Recruiter Rejects Candidate for "Vulgar Comments"

O-OKCUPID-facebookThe Society for Human Resources Management (SHRM) tells the story of a recruiter who rejected a candidate because of comments found on the dating app OkCupid. The recruiter, Sam Oliver, explains his decision in an article and describes the post: "[H]e was calling her obscene names and threatening sexual assault."

Oliver also describes his process for screening candidates online:

"Like most recruiters, I use a variety of sources when evaluating candidates - LinkedIn, Facebook, Twitter, Instagram, AngelList, github, reddit, dribbble, the list goes on. Most people's social media is pretty benign: shared memes and jokes, vacation photos, interactions with friends and family. When looking at people's social media, I'm mostly looking to corroborate facts and timelines on their resume - where they live, previous jobs, alma mater, etc. If they've put enough information out there, I might also get an accurate glimpse of their personality, which is very helpful in hiring."

"Unfortunately for him, he had used his LinkedIn head shot as one of his OKCupid profile photos, and it was very easy for me to confirm his identity via a reverse Google image search. To any seasoned recruiter, I deduced his real identity using well-known tricks of the trade; people often do not realize how much information is public and readily accessible via social media."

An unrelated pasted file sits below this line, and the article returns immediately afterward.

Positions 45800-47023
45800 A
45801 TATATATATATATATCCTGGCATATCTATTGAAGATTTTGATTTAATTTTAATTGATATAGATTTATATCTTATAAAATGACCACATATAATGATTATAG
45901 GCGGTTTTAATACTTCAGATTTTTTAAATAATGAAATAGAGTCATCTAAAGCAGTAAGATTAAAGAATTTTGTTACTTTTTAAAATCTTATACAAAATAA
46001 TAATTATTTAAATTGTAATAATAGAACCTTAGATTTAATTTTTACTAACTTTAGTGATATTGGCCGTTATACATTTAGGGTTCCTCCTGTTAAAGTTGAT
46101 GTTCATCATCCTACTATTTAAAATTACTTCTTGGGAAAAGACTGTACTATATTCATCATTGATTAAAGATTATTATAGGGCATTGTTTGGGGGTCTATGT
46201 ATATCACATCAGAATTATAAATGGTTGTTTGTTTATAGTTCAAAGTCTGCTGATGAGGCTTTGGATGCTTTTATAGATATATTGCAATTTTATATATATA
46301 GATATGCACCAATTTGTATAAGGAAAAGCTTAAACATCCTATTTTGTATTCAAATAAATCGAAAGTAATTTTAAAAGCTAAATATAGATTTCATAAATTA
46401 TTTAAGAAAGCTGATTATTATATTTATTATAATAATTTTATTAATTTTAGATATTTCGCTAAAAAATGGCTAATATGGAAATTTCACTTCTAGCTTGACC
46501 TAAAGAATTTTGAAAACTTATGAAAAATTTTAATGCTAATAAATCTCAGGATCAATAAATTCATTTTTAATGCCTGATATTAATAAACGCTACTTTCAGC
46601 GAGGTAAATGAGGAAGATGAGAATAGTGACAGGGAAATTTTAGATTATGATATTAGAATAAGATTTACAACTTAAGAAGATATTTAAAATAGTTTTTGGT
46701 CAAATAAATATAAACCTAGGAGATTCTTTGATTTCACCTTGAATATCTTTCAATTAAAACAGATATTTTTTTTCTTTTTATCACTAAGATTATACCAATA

Both the SHRM article and Oliver explain that the rejection is perfectly legal. You may be thinking that you can't discriminate against applicants, but that applies only to certain qualities, such as race, sex, and age. On the other hand, employers have a legal responsibility to maintain a harassment- and discrimination-free environment, and an employee who writes "threatening" messages online may put an organization at risk. 

Although he had no obligation to, Oliver told the applicant why he wouldn't pass his resume along to his client, which gave the applicant a chance to deactivate some accounts and remove incriminating photos. 

This situation is a good lesson for students seeking jobs. Assume everything you post can be retrieved and traced back to you.

Discussion Starters:

  • Does the recruiter's decision surprise you? Why or why not? What are the downsides to rejecting a candidate based on social media posts?
  • What advice from Chapter 12 would have helped this applicant?
  • What about your own social media history may put your job search in jeopardy? Use Google and other sites to find as much information about yourself as you can.